Michelle crossed her arms. She’d expected this reaction but it still made her cheeks feel hot with fury.
This would be considered head-hopping – we’ve dipped into Michelle’s head to learn about what she’s thinking and feeling, but we need to be following Tom. In this case, the sentence could be cut down so only the first half remains, or rewritten so the second half focuses on Tom.
Some forms of head-hopping can be more subtle than this, so make sure you’re on the lookout for this kind of switch!
Using too many points of view
Sometimes an author wants to write from the point of view of lots of different characters, and so we get lots of scenes or chapters from the perspective of different people. Even the most skilled authors can find this difficult!
For new writers in particular, using lots of perspectives can occasionally cause issues: there may be so many point-of-view chapters or scenes that readers will struggle trying to keep up with them. It might be harder to give each character a unique voice, because the author has spread themselves too thin. And it may be difficult to develop a protagonist with a clear goal and well-defined personality, because the author is juggling too many storylines and points of view.
As an editor, if you think a manuscript is struggling with any of these issues, odds are a reader will think the same. The author in many of these cases might be better off scaling back on some of the perspectives so they can focus on what matters most to the story.
The author’s own voice intrudes on the narrative
This is a common issue when the author has chosen to use third-person limited, but occasionally slips into omniscient by having their own ‘author voice’ intrude on the narrative. This is a difficult thing to spot, because it requires having a good knowledge of the differences between third-person limited and omniscient, and having a honed eye for each! Here’s an example of how the author’s voice can intrude.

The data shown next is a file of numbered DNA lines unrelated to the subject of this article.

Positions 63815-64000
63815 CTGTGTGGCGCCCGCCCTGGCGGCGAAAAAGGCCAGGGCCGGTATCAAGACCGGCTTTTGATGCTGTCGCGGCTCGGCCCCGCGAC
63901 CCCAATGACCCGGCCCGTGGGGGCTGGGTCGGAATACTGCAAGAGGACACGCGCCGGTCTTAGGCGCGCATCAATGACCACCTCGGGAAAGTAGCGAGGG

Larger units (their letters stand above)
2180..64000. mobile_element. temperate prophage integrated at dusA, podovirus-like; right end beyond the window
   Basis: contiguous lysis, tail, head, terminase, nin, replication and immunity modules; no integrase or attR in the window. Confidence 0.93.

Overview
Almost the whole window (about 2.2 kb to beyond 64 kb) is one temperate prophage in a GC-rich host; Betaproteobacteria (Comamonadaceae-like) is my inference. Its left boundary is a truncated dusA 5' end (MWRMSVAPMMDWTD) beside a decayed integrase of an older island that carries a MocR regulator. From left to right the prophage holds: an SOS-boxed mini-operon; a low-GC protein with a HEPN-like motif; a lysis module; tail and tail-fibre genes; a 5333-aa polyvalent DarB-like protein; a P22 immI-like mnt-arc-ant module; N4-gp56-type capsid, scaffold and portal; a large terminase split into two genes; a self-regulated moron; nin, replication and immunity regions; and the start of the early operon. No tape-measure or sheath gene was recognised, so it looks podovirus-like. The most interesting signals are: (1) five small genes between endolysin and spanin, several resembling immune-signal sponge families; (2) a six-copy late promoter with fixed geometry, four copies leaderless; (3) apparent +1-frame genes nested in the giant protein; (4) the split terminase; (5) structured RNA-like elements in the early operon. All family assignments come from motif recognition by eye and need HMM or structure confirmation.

If the entire book has been clearly written in the point of view of a character called Cassandra, in third-person limited (so kept very close to Cassandra throughout), keeping this consistent is important. The author voice suddenly intruding may look something like this:
Cassandra twisted her hands, her cheeks burning. She had to do something to stop this. Little did Cassandra know that things were about to get much worse …
Here, the author’s own ‘godlike’ voice has intruded to give the reader a glimpse of the future. We’ve slipped into omniscient, and the author has spoken directly to the reader. As the book was written in third-person limited elsewhere, we’ve broken out of our intended point of view. An intruding author voice can be more obvious (like the movie-trailer-style example above), or more subtle, so getting a good handle on both perspectives can help you identify this issue.
The easiest way to practise identifying this type of slip is to read novels that use both types of third-person point of view, so you become familiar with how each of them works. Some examples of books written in third-person limited are The Lost Flowers of Alice Hart by Holly Ringland, The Priory of the Orange Tree by Samantha Shannon and The Giver by Lois Lowry. Third-person omniscient books are less common these days, but some popular examples are Dune by Frank Herbert and Peter Pan by JM Barrie.
Those are some of the common issues with point of view that I’ve come across while editing fiction, but there are more that you’ll no doubt encounter! There are lots of great resources out there that you can check out to learn more. Here is some recommended reading to brush up:
- Self-Editing for Fiction Writers by Dave King and Renni Browne (chapter 3: Point of View)
- Point of View by Sandra Gerth
Rachel Rowlands is a fiction editor, author and Advanced Professional Member of the CIEP. She has a degree in English and creative writing and has worked on around 200 books for publishing houses (including HarperCollins, Hachette, Canelo and Penguin Random House), as well as for independent authors.
The Chartered Institute of Editing and Proofreading (CIEP) is a non-profit body promoting excellence in English language editing. We set and demonstrate editorial standards, and we are a community, training hub and support network for editorial professionals – the people who work to make text accurate, clear and fit for purpose.
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Posted by Sue McLoughlin, blog assistant.
The views expressed here do not necessarily reflect those of the CIEP.